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AniMeals, the “no-kill” animal shelter and food bank, resides in an old warehouse down a side street off West Broadway. The building is filled with cages, and cats seem like they own the place. They roam on desks, under chairs, leaping and purring undisturbed.
In the corner, inside a spacious cage, the shelter’s founder, Moltzen, is laying on the ground spooning a refugee feline, petting it, whispering into its ear. A tall, tanned woman with a crop of dark hair, she returns to her feet and walks into her office, where more cats lounge.
The place is a field hospital in the war against animal abandonment, and Moltzen is its firebrand director. She regards felines as “perfect beings.” She is assertive in her disdain for those who would badmouth ferals and other outdoor cats. She calls the Smithsonian report “ridiculous,” despite the peer-review and the prestigious journal. She dismisses the scientists who, with studies in hand, deem cats one of the leading causes of bird mortality in the country.
“I don’t believe the number the birders are throwing out there,” says Moltzen, who owns seven cats herself. “I know what my cats bring to my door, and it is mice and voles.”
Moltzen’s organization has provided approximately 23 tons of food to feral cat caretakers since 2006, she says. It is also a major proponent of Trap Neuter Release, or TNR, an approach to feral cat management that has come into vogue in recent years. TNR involves luring ferals into traps, spaying or neutering them, and then returning them to the colonies from which they came.
The “R” in TNR drives birders and other conservationists crazy. They say returning ferals to the landscape allows them to continue preying on wildlife and encourages caretakers to subsidize colonies.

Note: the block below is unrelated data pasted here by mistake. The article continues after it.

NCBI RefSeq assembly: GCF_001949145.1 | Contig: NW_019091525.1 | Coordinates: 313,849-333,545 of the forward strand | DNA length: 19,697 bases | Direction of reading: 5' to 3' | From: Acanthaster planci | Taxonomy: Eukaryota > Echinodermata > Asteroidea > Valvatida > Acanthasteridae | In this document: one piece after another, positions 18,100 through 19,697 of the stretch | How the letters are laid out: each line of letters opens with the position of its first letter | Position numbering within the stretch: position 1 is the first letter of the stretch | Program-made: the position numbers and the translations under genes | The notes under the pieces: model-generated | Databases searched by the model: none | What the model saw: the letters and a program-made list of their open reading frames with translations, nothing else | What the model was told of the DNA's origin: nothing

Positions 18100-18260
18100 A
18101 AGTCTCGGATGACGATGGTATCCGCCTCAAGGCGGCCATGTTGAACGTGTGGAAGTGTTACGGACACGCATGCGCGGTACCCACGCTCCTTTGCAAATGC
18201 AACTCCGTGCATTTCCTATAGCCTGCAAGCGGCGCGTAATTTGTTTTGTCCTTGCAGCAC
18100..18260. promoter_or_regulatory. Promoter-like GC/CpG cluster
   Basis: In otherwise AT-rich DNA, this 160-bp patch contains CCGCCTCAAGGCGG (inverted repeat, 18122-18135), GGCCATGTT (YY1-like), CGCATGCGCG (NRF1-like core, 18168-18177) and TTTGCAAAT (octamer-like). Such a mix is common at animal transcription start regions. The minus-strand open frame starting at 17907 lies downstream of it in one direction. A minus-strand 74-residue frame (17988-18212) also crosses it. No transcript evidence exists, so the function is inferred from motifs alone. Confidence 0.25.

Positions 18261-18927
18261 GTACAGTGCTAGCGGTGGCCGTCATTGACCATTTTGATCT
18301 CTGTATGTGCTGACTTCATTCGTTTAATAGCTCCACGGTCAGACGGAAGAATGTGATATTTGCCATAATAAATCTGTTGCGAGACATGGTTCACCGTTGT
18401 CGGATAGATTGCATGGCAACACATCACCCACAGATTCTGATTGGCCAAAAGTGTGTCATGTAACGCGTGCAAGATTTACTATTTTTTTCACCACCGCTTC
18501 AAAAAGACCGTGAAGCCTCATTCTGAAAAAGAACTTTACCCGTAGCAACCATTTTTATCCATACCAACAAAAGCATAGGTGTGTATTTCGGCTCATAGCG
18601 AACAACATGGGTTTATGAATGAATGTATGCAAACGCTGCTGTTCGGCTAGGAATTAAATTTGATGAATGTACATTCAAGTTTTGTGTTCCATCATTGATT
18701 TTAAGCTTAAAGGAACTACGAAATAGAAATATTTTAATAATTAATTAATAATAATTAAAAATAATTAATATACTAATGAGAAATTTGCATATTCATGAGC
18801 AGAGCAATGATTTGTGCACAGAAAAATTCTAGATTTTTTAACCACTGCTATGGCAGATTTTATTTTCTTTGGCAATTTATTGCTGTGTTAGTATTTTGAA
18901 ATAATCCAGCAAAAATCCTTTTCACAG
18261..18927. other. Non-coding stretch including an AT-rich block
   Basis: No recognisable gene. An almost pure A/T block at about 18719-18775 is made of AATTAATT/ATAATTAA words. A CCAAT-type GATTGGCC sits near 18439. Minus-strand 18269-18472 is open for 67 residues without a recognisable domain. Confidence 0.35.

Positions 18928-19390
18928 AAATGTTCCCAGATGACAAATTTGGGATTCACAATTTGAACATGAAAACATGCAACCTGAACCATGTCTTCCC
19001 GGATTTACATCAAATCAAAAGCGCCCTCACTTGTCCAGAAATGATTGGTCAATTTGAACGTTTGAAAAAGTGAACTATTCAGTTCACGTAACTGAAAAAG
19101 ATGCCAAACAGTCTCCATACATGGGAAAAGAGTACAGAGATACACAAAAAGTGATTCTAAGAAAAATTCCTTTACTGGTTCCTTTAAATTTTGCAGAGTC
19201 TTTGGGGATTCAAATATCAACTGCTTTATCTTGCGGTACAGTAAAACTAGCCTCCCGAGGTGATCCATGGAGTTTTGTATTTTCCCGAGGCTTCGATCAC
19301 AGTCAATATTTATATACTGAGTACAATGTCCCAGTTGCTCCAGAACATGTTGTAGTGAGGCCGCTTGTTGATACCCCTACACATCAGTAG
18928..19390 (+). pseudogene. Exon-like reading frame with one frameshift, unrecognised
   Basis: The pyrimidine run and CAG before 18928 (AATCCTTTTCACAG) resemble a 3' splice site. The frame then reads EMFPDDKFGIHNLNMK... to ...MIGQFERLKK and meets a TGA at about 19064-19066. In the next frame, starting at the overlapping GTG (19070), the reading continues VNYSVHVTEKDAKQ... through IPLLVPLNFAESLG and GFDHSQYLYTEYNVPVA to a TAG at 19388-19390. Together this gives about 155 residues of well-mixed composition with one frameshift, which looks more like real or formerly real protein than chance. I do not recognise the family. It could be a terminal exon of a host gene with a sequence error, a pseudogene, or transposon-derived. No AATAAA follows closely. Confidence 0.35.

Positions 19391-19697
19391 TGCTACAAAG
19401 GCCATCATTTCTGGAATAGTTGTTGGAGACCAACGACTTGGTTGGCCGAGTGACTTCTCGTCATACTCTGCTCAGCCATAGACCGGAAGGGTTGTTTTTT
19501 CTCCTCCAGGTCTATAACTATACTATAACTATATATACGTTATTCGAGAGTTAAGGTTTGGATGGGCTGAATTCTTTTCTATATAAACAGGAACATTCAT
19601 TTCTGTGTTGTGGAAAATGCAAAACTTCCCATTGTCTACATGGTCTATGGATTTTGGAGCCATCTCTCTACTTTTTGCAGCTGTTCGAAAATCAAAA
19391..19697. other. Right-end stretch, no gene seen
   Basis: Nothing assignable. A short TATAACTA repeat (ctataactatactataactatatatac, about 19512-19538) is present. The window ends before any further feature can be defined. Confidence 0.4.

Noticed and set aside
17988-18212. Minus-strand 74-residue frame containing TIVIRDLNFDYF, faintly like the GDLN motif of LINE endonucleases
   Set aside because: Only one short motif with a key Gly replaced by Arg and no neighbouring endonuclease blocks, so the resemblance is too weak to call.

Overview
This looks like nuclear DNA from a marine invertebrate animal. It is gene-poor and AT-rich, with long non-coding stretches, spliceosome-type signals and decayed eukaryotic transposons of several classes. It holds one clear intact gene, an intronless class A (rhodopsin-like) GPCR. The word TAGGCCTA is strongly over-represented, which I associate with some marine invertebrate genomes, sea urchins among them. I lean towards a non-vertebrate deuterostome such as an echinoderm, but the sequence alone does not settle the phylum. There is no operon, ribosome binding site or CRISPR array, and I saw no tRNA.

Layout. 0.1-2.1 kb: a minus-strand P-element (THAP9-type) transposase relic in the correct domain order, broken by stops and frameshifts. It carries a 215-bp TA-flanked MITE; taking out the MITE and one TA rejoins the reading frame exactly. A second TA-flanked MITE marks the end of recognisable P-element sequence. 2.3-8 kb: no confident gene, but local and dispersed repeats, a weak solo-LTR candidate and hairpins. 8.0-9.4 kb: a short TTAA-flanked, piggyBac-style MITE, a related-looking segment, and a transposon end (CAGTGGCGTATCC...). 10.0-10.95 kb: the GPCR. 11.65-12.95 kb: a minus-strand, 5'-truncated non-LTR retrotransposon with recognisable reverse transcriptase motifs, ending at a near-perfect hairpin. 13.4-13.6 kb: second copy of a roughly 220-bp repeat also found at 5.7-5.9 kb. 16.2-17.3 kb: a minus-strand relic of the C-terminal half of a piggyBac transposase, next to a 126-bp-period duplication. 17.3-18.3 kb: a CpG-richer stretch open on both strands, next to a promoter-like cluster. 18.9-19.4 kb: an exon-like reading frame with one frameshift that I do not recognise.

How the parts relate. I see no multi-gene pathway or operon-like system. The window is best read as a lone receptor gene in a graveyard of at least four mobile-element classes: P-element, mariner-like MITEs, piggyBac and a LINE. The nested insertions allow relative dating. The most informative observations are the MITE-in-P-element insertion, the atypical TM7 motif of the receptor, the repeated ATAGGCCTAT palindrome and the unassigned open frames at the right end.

“We call TNR ‘trap, neuter, re-abandon’ because that is all you are doing, re-abandoning them,” says Grant Sizemore, the Cats Indoors program officer at the American Bird Conservancy. “Those cats will continue to be outside, they will continue needing to be fed ... You are never going to actually neuter or spay all the cats themselves. It is very impractical.”
But in Missoula, TNR is standard practice. AniMeals, the Humane Society of Western Montana and Animal Control have all employed the method for a little less than 10 years. Perhaps the best-known regional practitioner is Alan Applebury, a veterinarian who has devoted his practice and much of his spare time to spaying and neutering pets and abandoned animals in Ravalli County. He says he has used TNR to make tremendous progress reducing the feral population in the Bitterroot Valley.
“What I can tell you is that we started our spay/neuter program about seven years ago. I think they killed about 500 cats a year at the [Bitterroot] shelter back then, and this year they killed none,” Applebury says. He adds that his clinic has spayed or neutered 1,903 feral cats since 2010, half of which were female and most of which were returned to the colonies they came from. If the average litter size is four, and these are an average of 1.5 litters a year, that means he has prevented the birth of roughly 5,700 feral kittens.
“How could this not have a significant impact?” he asks.
Horner considers Applebury a mentor. She helped usher in TNR at Missoula Animal Control nearly 10 years ago, though the agency still relies on colony caretakers and volunteers to trap the cats and bring them in.
“When I started working on this, feral cats would come out your ears. [Animal Control] would have feral cats brought in once a day. Probably, on average, we would see two or three a day,” she says. “Now we only see a couple a month unless we are working with a colony.”
Horner says she does not consider feral cats a problem.
For many who work in animal rescue, feral cats are wild animals playing their part in the ecosystem.
“These are another kind of wild animal living amongst us …” says Horner. “If you see these guys, and you have to work with them, there is no doubt how wild they are.”
The animals’ untamed nature is part of the reason the feral cat conundrum is so hard to solve. Ferals simply do not have the social skills to become a domestic pet. They are cats that can’t be handled. Unless they are kittens, they can’t be adopted.